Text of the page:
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  47. I like how crispy golden the hominy got. I confess that I've only had hominy in soup and stew preparations. Pan-frying looks absolutely delicious!

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  48. Fabulous post Barbara! Hominy is one of those dishes you never give much thought to until...you see a dish like this!!! Thanks for the warm garnished reminder.

    Thanks for sharing, too!!!

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  49. Loveee hominy or maiz peto like we called it in Colombia....We use it to make arepas, soups and stews. It is delicious. Thanks for sharing the recipe.

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  50. How sad. I've never made hominy, have never eaten hominy either. Paired with grilled salmon, it looks wonderful. I so enjoyed your post and enlightenment on hominy!

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  51. wow, I never even had heard of hominy - great to know!

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  52. Hi. Thank you for your comment on my blog. Much appreciated. :)
    The salmon looks absolutely delicious. and hominy with bacon? I'm there!
    Have a great day. Michael

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  53. My mama loves hominy so I made her some bacon and cheese version once. I kind of died when I tasted it though. Hominy is definitely not my favorite food! ;) My mama would love your recipe, though!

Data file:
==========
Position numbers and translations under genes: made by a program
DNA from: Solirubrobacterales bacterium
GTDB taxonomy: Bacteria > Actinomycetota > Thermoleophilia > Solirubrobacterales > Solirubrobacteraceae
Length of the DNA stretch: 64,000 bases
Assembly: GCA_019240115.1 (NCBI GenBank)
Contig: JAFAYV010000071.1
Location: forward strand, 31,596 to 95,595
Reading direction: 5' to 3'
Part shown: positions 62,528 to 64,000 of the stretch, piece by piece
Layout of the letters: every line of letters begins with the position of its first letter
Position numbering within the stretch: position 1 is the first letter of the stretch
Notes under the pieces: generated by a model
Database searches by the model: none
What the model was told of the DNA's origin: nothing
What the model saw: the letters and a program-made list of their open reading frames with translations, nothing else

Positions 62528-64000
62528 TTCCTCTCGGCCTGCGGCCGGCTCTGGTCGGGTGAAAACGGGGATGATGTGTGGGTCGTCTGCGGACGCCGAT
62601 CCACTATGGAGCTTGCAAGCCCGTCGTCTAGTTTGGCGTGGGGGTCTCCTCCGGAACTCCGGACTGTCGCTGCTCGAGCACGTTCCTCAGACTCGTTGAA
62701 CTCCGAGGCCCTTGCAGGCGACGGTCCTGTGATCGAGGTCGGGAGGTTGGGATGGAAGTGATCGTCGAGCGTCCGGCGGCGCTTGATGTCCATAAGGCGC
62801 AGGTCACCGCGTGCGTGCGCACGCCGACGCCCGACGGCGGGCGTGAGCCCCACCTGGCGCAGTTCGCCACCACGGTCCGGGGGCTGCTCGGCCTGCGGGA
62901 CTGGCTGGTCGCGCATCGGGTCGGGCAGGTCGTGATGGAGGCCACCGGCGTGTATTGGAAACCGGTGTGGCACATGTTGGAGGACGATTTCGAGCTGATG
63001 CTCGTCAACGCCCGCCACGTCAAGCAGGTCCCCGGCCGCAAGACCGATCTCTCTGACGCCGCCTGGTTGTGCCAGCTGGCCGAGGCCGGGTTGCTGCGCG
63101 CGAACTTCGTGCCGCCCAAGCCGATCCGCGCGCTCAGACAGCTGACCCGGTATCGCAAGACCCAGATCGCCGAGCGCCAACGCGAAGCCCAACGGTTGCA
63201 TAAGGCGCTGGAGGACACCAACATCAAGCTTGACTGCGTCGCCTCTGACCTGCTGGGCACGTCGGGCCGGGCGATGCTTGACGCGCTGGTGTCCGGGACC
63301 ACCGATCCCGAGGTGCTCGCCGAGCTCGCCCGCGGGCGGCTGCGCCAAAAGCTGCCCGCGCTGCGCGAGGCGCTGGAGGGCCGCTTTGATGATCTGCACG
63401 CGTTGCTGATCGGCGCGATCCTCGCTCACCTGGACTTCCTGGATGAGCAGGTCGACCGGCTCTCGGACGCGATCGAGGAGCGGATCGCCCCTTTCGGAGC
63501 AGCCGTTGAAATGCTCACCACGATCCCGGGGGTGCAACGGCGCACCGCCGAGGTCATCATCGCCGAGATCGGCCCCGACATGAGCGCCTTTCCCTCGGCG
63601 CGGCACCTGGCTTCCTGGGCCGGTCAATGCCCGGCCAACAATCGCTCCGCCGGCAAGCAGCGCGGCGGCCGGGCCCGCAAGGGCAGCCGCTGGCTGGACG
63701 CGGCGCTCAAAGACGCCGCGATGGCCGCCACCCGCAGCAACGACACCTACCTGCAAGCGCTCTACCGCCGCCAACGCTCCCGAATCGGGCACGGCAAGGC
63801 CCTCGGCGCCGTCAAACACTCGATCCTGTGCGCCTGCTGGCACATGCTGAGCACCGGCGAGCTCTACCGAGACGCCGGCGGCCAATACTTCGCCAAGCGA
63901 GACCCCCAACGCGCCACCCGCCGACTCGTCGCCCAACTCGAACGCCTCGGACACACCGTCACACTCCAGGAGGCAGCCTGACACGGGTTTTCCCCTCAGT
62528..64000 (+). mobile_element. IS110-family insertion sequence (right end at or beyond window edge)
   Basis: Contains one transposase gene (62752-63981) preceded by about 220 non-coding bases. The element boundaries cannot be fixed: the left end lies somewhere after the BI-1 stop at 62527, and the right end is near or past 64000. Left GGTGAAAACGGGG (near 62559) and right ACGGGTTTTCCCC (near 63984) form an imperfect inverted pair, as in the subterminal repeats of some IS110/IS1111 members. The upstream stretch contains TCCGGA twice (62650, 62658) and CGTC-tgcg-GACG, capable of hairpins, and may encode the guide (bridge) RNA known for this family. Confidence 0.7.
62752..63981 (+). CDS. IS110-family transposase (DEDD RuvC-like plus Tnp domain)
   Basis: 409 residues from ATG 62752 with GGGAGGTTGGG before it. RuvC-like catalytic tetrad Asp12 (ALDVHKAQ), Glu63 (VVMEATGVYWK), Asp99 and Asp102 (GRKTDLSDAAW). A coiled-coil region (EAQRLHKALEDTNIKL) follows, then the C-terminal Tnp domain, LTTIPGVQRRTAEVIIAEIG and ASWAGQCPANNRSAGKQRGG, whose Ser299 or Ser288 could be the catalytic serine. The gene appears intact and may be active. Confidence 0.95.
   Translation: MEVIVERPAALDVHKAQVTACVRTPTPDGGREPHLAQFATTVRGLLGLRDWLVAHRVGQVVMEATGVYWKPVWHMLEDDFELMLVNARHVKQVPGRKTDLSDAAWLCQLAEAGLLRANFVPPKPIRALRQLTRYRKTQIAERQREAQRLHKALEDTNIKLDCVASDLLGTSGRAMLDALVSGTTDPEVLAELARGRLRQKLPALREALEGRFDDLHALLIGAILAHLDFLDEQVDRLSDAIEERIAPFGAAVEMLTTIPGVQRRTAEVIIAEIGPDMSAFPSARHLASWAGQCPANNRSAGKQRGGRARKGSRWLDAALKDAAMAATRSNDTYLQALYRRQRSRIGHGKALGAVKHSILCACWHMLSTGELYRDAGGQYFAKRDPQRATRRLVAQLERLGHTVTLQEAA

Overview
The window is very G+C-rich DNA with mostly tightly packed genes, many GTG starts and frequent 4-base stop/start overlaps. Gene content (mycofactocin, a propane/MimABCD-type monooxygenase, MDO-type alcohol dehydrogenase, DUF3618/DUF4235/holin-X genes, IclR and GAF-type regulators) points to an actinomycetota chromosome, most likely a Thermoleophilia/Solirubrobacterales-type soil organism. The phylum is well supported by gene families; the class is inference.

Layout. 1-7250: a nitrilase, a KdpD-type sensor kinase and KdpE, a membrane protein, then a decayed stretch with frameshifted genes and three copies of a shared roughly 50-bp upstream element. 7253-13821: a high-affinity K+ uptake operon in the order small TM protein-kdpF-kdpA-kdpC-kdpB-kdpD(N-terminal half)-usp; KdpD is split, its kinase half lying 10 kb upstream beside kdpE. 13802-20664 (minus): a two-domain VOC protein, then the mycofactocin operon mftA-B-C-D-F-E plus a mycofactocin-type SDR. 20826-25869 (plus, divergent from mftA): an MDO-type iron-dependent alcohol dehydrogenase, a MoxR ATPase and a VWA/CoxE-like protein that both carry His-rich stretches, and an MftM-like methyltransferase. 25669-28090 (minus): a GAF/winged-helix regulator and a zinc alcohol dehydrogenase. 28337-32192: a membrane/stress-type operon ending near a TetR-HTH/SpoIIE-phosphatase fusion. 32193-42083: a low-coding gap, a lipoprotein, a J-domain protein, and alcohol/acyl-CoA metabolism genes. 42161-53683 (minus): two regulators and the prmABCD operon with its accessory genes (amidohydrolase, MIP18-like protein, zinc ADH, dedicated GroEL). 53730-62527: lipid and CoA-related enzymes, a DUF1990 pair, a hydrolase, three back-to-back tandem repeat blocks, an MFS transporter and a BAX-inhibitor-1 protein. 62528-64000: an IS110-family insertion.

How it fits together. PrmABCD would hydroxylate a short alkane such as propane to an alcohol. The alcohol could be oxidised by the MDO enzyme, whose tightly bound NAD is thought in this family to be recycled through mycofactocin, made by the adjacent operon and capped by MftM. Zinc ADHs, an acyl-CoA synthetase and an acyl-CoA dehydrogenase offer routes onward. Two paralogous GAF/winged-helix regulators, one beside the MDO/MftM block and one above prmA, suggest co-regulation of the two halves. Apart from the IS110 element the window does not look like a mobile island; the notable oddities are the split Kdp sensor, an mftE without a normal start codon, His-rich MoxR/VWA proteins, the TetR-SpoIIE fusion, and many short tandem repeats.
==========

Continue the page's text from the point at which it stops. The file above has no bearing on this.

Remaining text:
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  54. I'm just learning about Hominy. Thanks for all the great info. It sounds delicious.

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  55. THis looks delicious and I have never tried hominy! Thank you

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  56. I had no idea there was even such a thing as 'big' hominy - but I've always liked hominy - and fried?? Pass the plate/bowl please!!

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  57. Hey Barbara! I've heard of Michael's place. I think he uses mostly organic and locally grown food there. I think???
    I love hominy by the way. I will keep this post in mind in case I see any around here-don't usually but I would love to...!

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  58. Wow, hominy...back in Brasil we used to cook in milk and sugar and top it with cinnamon...I have to try this recipe...looks delicious with fish :-)...and must taste yummier with bacon ;-)

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  59. Oh I had no idea that hominy existed nor what it was! great info! Beautiful and irresistible dish with the salmon on top!

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  60. i really love hominy, but i rarely have it because i forget it's out there! this was a fun post and a great reminder.

    i hope you're having a lovely summer!

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  61. I think you have spotted a new fad, a delicious one at that.
    mimi

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  62. I know the post is about hominy, but your salmon looks divine